Nigeria: The Army Kills And Arrests A Lot Of People

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December 4, 2010: Over the last week, the army has launched a major offensive against gangster bases in the Niger Delta. One gang leader, Obese Kuna, was believed responsible for most of the kidnapping activity. Another gangster, John Togo, portrays himself as the leader of a rebel organization, the NDLF (Niger-Delta Liberation Force), which the government says is simply a front for criminal activities. The NDLF was created by John Togo last month after the government announced that the army would go after the major gangster bases in the Niger Delta. These large gangs, in addition to serving local politicians during elections (to intimidate voters), have also grown wealthy stealing oil from pipelines and from kidnappings. Those taken are often held in these camps, which are too strongly defended for the local police to go after. An attempt to take Togo's camps last month led to ambushes, and at least nine soldiers killed. The army pulled back and planned the more massive and efficient attack underway now. While the troops managed to capture Togo's camps this time, Togo himself is still at large, and hundreds of civilians were killed or wounded by the troops, who appeared to be chasing civilians away so that the gangsters would be easier to find. Any civilian found with a weapon was a target, and at the very least, these tactics are forcing the criminals to toss their weapons and abandon their camps. Lots of ammunition, explosives and weapons have been captured. The army denied that any civilians had been killed, but in past operations the soldiers have frequently killed innocent civilians while looking for rebels or gangsters.

December 3, 2010:  Violence continues in central Nigeria as Christian and Moslem tribesmen continue to attack each other's villages, in a cycle of revenge and religious hostility. Today's attacks left eight Christian farmers dead, killed by Moslem Fulani. The religious violence in the area (Plateau State) goes back to ancient tribal conflicts  between the Fulani tribes from the north, who are largely herders and Moslem, and other tribes from the south, who have come into contact with the Fulani, but are farmers and largely Christian. Christians are also angry over the use of Islamic law in northern, largely Moslem, states. This religious law is being imposed on non-Moslems, despite protests from the federal government and the non-Moslems involved. Islamic radicalism also adds to the tensions, as the Moslems tend to be the be more aggressive in dealing with real, or imagined, insults to their religion.

The UN Human Development Report for this year ranked Nigeria at 142, out of 162, in terms of how well it measures up in terms of life expectancy, literacy, education and standard of living. This is a major complaint of most Nigerians, who have seen hundreds of billions of dollars of oil revenue stolen by politicians, and moved overseas or spent on luxurious living in Nigeria. Since independence in the 1960s, living standards have declined, despite all the oil wealth, and because of the corruption and incompetence of government officials.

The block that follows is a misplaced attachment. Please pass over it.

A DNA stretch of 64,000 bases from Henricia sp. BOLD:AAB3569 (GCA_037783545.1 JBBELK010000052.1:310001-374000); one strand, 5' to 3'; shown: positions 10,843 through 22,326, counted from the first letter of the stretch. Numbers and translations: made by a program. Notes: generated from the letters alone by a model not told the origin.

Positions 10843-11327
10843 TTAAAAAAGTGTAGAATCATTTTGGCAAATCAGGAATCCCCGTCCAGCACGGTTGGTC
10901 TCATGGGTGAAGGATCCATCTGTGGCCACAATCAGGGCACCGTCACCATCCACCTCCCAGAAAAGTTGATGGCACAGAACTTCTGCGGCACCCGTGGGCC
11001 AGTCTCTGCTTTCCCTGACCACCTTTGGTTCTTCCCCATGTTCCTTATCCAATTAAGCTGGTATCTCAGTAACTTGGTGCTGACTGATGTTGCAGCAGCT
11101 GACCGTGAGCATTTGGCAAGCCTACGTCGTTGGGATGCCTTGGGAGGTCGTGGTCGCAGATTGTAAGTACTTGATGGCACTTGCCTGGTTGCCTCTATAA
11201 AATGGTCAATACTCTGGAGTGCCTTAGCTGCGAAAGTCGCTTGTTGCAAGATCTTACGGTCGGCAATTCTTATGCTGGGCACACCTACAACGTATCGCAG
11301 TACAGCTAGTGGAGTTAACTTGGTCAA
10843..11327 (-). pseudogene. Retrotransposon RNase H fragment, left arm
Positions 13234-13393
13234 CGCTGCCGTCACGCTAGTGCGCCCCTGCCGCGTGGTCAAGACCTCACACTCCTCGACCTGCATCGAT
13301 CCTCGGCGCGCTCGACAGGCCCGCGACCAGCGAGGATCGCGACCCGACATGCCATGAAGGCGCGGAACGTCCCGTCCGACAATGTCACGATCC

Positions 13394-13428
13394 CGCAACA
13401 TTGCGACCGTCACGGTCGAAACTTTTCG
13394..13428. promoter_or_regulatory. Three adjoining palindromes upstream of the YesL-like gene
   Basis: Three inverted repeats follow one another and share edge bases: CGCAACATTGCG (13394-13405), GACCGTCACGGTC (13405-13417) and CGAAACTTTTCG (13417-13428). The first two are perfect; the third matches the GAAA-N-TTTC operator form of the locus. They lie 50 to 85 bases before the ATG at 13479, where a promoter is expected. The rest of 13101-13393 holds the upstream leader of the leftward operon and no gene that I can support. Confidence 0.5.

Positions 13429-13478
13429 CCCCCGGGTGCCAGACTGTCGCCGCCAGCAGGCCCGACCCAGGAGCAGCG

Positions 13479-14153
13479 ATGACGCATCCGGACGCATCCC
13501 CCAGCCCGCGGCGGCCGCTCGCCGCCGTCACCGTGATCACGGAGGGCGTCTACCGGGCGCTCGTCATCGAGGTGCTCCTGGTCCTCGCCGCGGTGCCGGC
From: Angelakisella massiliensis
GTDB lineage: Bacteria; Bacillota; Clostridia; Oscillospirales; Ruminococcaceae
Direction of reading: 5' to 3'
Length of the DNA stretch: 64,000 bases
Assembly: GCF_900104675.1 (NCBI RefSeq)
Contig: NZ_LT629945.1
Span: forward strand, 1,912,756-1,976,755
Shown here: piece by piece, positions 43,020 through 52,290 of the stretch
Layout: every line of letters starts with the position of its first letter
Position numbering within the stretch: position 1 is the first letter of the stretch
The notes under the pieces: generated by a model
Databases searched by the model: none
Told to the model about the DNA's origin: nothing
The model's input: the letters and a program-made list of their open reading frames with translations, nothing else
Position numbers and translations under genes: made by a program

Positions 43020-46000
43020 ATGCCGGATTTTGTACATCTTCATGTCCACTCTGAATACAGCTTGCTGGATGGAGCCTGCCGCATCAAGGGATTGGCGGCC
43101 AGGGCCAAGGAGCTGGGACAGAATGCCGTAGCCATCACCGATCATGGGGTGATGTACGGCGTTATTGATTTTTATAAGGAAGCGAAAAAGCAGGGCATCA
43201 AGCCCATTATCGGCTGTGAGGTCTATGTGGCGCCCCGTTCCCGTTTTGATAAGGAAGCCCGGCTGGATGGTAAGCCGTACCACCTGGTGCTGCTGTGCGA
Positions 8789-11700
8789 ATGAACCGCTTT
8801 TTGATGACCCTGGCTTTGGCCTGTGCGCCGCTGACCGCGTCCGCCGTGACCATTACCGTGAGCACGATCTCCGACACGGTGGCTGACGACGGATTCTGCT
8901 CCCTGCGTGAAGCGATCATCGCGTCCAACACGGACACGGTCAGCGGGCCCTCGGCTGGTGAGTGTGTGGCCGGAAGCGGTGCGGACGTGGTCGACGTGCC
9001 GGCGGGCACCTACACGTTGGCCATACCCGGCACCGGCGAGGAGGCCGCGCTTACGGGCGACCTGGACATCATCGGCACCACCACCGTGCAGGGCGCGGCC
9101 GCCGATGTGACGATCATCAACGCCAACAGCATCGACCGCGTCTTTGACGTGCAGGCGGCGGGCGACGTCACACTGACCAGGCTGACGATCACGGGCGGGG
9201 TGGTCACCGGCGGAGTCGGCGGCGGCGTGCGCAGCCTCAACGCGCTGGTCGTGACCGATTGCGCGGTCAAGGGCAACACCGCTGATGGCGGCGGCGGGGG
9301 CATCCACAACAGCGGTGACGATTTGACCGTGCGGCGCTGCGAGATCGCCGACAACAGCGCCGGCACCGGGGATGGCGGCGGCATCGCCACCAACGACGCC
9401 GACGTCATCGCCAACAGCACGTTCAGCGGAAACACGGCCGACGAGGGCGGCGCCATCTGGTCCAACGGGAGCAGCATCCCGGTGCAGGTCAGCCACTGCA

December 1, 2010:  The military began to advance on three gangster camps in the Niger Delta.

November 26, 2010:  A major police/army operation against a gang leader Obese Kuna, who  specialized in kidnapping, has resulted in the capture of him, his camps, and the arrest of over 400 suspected criminals.

November 25, 2010:  An Iranian and three Nigerians were charged with illegally importing 13 cargo containers of weapons from Iran. Earlier in the month, the government reported to the UN that Iran had illegally smuggled weapons to Nigeria. Iran first insisted that it was all a misunderstanding, and that the weapons were actually purchased by an unnamed Nigerian politician. Most Nigerian politicians maintain private armies. These forces are illegal, and are usually criminal gangs in the pay of local politicians. Iran then changed its story and denied that the arms shipment was from Iran at all (despite all the shipping documents and witnesses indicating otherwise.) Another claim was that the arms were actually legal exports headed for Gambia (about a thousand kilometers up the coast from Nigeria). But some believe that Gambia was but another stop on the way to Egypt, where the weapons would be smuggled to Iranian supported Hamas in Gaza via tunnels under the border. However, Gambia believed that the weapons were part of an Iranian plot of overthrow the Gambian government. In response to this, Gambia cut diplomatic ties with Iran.

November 22, 2010:  Niger Delta rebels claimed responsibility for an attack on an oil pipeline. Meanwhile the army attacks on gangster camps in the area resulted in the capture of gang leader Obese Kuna, and 62 of his followers, along with large quantities of weapons and ammunition.

November 21, 2010: In the north, police have arrested 152 suspected Boko Haran Islamic terrorists. This was in response to recent Boko Haran attacks.  Boko Haran is suspected of killing at least 25 people in the last few months, most of them fellow Moslems who did not support Boko Haran.

 

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